March 28th, 2008 | 3:07 pm

    Oh, wait….I’ll answer my own last question: because they can.

  11. March 28th, 2008 | 3:33 pm

    Now you get it. If you have to lever something up 10x+, you’re doing it wrong. Actually, to be more clear, you’re doing it wrong for your investors, but you are doing right for yourself.

    Year 1: Collect 2 & 20
    Year 2: Collect 2 & 20
    Year 3: Collect 2 & 20
    Year 4: Collect 2 & 20
    Year 5: Collect 2 & 20
    Year 6: Collect 2 & 20
    Year 7: Anomalous Event Y happens, fund blows up, lose all my investors money, pray I don’t have too much in the fund
    Year 8: Raise money for new fund that will be modeled after old fund, which would have worked well if not for those pesky kids

  12. Size
    March 28th, 2008 | 4:18 pm

    Ah! By Victor, I think you’ve got it! Shall we call it the Niederhoffer Theorem?

  13. March 30th, 2008 | 2:10 pm

    Well done, both with the post and the discussion.

    You are all of course aware that Coyote finally abandoned his schemes and sought to make his fortune the American way, via a personal injury lawsuit.

  14. Jeremy
    April 12th, 2008 | 6:06 pm

    I help run a fund that buys high yield bank loans in Collateralized Loan Obligation (CLO) structures. We are 12.5 to 1 leveraged, just like most commercial banks. The bank loan market is enormous by the way.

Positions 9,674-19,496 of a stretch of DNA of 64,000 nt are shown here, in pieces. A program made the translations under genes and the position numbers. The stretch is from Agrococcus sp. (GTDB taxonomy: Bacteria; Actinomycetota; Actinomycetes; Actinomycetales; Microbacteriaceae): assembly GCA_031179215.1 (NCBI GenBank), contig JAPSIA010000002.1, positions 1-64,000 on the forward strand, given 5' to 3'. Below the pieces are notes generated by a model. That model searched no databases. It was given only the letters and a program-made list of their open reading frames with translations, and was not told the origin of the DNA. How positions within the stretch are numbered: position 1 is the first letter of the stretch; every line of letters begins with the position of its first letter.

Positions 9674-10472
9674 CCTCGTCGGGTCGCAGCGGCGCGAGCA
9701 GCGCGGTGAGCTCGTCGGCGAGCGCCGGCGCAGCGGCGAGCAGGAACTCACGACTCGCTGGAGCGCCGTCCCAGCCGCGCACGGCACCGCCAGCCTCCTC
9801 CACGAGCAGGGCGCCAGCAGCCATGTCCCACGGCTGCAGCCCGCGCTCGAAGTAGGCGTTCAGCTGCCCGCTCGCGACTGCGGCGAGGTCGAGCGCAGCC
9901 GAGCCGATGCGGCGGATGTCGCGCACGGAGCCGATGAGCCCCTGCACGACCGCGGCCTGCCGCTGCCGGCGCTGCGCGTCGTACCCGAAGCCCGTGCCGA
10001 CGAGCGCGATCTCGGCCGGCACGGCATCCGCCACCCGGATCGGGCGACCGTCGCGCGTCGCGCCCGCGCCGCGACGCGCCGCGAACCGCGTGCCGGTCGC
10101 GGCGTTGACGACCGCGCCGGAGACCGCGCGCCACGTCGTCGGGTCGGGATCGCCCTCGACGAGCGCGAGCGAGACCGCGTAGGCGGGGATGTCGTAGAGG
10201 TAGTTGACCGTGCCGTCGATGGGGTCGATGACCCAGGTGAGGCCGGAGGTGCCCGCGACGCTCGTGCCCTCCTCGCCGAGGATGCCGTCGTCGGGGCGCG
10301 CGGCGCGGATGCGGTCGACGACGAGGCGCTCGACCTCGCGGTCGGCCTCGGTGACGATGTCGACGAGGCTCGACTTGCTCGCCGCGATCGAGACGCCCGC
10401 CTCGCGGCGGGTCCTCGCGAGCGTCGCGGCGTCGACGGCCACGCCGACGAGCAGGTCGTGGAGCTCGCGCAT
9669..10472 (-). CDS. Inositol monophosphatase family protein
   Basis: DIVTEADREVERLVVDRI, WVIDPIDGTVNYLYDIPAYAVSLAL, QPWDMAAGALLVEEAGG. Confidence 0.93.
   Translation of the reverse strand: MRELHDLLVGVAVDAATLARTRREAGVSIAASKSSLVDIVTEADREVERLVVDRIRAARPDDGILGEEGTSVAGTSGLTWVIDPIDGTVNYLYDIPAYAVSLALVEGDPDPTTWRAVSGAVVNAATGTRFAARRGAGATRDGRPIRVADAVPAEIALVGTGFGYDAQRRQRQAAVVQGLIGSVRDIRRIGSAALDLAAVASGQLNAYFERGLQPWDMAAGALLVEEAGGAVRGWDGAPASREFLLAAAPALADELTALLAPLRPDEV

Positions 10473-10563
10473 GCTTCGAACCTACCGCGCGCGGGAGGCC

Even though the average bank loan traded down to roughly 90, we still exist because the mechanics of the fund do not call for immediately marking to market (just like a commercial bank), and all our liabilities are non-call so an investor can’t say I want out. As long as there is a reasonable expectation that the vast majority of the loans will be paid back at par, then there is no problem. Again similar to a commercial bank.

    Now the reason most bank loans traded down isn’t because of defaults but rather other investments started yielding much more and required rates of return have gone up. There have been some defaults and I am sure they will accelerate over the coming year and that could very well be the next shoe to drop.

    We don’t get anywhere near 2 and 20. More like 40 basis points and 20% of returns above a hurdle rate of 12 to 15%. So if the IRR of the fund is 10%, we get no incentive fee. If the IRR is 17% and the hurdle is 12%, we would get 1% or 20% of the 5% outperformance. However, we wouldn’t get that fee for at least 5 years.

    Hedge funds that run bank loans under different structures would probably get 1 and 15 or 20 although I am sure there is a wide range. Those funds have almost all been blown out of the water because they are marked to market daily.